Friday, April 03, 2015

The social revolution in Uttar Pradesh

The social revolution in Uttar Pradesh 

-  Swaminathan S. Anklesaria Aiyar

The media remains full of stories of caste oppression, inequalities and lousy economic and social indicators. Without doubt, dalits remain close to the bottom of the income ladder. Nevertheless, the new study reveals huge improvements in economic and social terms, based on questions to capture realities that dalits themselves view as important . The survey covered all dalit households in two blocks in UP, one in the relatively prosperous west (Khurja) and one in the backward east (Bilariaganj), between 1990 and 2008.
The dalit proportion with pucca houses rose from 18.1% to 64.4% in the east and from 38.4% to 94.6% in the west. TV ownership improved from virtually zero to 22.2% and 45% respectively. Cellphone ownership increased from almost nothing to 36.3% and 32.5% respectively.
Fan ownership, curbed by electricity shortages, rose to 36.7% and 61.4% respectively . Bicycle ownership has become ubiquitous, up from 46.6% to 84.1% in the east and from 37.7 to 83.7% in the west.
A motorcycle symbolizes high rural status . Dalit ownership of two-wheelers improved from almost zero to 7.6% and 12.3% respectively. NSS consumption surveys consider purchases only in a short pre-survey period, and so miss durables acquired over the years.
In times of distress, dalits historically mortgaged jewellery to upper caste lenders. The proportion that does so has dropped from 75.8% to 29.3% in the east and from 64.6% to 21.2% in the west.
Dalits have switched from inferior foods (broken rice, jaggery ras) to superior foods (whole rice, pulses, tomatoes). The proportion eating roti-chutney for lunch, socially viewed as low-class food, has fallen from 82% to just 2% and 9% in the two zones. The proportion of kids eating the previous night’s leftovers plummeted from 95.9% to just 16.2% in the east. The proportion eating broken rice fell from 54% to 2.6% in the east, and from 22.7% to 1.1% in the west.
Per capita availability of dal in India has been falling. So it’s heartening that dalits consuming dal are up from 31% to 90% in the east, and from 60.1% to 96.9% in the west. This may be one cause for rising dal prices.
Consumption of jaggery ras, usually drunk by the poorest, has collapsed. Meanwhile dalit consumption of packaged salt, elaichi and tomatoes has shot up.
Critics say the poor have been bypassed by economic reforms. But in this dalit survey , 61% in the east and 38% in the west said their food and clothing situation was “much better.” Only 2% said their condition was stagnant or worse.
Traditionally, dalits were mainly agricultural labourers. In the reform era, they have diversified into non-traditional work. Migration and remittances have become engines of empowerment.
The dalit proportion benefiting from migrant relatives is up from 14% to 50.5% in the east, and from 6.1% to 28.6% in the west. More revolutionary, the proportion running their own business is up from 4.2% to 11% in the east and from 6% to 36.7% in the west. The proportion in agricultural labour has plummeted from 76% to 45.6% in the east and from 46.1 to just 20.5% in the west.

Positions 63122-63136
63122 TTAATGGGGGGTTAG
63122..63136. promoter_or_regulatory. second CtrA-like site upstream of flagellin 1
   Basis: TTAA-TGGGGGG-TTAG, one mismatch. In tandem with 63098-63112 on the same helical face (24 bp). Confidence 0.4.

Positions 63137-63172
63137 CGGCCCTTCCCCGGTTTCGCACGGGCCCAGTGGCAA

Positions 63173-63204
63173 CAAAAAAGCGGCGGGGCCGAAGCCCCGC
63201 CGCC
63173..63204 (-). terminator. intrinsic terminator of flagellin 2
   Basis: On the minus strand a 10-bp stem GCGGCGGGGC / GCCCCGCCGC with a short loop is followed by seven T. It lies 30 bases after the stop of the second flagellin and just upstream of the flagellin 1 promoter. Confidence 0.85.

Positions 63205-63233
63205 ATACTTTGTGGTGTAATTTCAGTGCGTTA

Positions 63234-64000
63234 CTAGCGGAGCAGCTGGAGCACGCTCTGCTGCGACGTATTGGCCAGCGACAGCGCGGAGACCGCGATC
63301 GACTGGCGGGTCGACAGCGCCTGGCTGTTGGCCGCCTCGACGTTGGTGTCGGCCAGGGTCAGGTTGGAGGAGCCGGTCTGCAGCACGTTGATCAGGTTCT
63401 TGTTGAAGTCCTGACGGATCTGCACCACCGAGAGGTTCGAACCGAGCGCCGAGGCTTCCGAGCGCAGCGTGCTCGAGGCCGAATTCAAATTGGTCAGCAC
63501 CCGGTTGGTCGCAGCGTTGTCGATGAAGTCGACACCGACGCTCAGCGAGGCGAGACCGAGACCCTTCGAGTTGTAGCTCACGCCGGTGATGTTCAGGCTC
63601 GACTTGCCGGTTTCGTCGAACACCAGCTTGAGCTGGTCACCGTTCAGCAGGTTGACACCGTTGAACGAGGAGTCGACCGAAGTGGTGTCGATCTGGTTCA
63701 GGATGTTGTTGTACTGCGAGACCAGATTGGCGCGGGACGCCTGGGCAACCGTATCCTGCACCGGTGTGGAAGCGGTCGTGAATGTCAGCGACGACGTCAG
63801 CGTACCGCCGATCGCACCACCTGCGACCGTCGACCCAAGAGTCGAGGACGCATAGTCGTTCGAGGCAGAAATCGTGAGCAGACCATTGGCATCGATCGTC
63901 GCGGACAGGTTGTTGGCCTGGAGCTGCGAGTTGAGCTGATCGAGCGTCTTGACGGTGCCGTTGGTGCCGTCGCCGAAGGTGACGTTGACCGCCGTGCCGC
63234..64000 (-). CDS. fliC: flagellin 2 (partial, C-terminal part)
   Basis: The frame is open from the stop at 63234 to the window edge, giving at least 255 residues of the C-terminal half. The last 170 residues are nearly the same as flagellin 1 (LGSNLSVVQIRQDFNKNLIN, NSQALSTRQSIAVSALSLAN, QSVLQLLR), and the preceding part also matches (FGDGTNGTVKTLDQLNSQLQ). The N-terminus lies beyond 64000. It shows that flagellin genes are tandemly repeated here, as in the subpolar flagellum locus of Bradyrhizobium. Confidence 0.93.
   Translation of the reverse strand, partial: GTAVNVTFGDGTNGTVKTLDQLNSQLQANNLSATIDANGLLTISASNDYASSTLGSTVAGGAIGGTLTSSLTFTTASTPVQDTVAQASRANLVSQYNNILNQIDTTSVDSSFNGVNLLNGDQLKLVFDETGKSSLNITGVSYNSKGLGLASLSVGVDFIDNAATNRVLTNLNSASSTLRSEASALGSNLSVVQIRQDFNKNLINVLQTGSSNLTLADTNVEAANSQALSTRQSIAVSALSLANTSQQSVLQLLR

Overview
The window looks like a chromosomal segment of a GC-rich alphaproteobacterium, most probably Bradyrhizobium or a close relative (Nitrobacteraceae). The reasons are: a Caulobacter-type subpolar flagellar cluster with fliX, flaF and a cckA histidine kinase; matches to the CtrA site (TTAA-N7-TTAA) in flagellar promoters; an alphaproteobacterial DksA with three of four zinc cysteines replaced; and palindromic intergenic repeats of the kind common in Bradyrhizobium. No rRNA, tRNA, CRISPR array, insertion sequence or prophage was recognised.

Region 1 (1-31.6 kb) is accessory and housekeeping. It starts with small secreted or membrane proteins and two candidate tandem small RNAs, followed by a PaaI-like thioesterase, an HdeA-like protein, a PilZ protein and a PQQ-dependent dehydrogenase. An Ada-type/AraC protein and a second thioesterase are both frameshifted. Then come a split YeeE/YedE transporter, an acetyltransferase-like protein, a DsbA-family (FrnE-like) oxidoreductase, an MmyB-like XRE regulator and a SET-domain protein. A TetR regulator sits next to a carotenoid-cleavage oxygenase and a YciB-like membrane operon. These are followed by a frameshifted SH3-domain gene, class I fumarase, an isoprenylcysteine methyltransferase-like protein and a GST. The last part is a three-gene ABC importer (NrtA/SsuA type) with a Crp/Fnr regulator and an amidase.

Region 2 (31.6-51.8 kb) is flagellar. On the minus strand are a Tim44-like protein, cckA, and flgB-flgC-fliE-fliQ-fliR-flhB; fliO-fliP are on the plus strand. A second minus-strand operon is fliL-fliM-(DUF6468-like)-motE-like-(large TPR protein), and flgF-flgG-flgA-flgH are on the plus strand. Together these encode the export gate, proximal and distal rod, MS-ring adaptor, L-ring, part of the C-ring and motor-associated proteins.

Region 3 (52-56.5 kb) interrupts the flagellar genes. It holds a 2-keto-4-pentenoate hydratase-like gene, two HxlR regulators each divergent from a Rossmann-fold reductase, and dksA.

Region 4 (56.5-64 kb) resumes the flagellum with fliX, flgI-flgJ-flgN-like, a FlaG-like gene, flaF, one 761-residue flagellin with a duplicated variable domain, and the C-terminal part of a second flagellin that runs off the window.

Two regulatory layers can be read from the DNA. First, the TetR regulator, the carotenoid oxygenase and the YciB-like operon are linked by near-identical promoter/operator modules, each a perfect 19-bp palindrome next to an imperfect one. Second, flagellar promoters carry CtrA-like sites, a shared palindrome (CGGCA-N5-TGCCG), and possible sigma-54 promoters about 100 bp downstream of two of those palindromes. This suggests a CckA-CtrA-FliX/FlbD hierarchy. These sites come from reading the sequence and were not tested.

What has driven these changes? The dalits themselves say the changes began 10-15 years ago, in the reform era. UP has lagged well behind the fast-reforming states. Yet in the five years 2003-04 to 2008-09 , its average GDP growth has accelerated to 6.29%. This is well behind the national average, yet not far from the 7% generally viewed as the “miracle-economy” threshold. Per capita income is growing almost 10 times faster than in the Nehru-Indira era, and dalits are sharing the new prosperity.
The authors see the last two decades as an economic reform era. But this period has also seen the meteoric rise of the Bahujan Samaj Party, which could be an even stronger driver of dalit economic improvement.
Mayawati has been chief minister four times, and has obliged all bureaucrats and other lobbies to ensure that dalits get their fair share of benefits. This is reflected not just in higher dalit ownership of TVs or cellphones , but in transformed social relations. Dalits can now look upper castes in the eye, and nothing will be the same again. Spelling out the social changes in UP merits an entire column. That will be next week’s topic.

The social revolution in Uttar Pradesh

Last week, this column highlighted major economic improvements for dalits in Uttar Pradesh, based on a research paper by Devesh Kapur and others (Rethinking inequality : Dalits in UP in the market reform era). But the real dalit revolution has been in social status, far more than economic.
In material terms, inequality (technically measured by the Gini coefficient) in UP has always been low — less than in Kerala or the national average. UP’s problem has always been social inequality, not consumption inequality. The good news is that social inequality is being transformed. The practice of seating dalits separately in upper caste weddings is down from 77.3% to 8.9% in eastern UP, and from 73.1% to 17.9% in western UP. The proportion of non-dalits accepting food and water at dalit households is up from 1.7% to 72.5% in the east and from 3.6% to 47.8% in the west.
Many dalits in eastern UP were locked into thehalwaha (bonded labour) system, which Jagjivan Ram once called “a remnant of slavery” . This has virtually disappeared : the proportion is down from 32.1% to 1.1%. The proportion of dalit households doing any farm labour has plummeted from 76% to 45.6% in the east, and from 46.1% to just 20.5% in the west. Encouragingly , the proportion depending on their own land is up from 16.6% to 28.4% in the east, and from 50.5% to 67.6% in the west. Tubewell ownership is up substantially , but remains modest.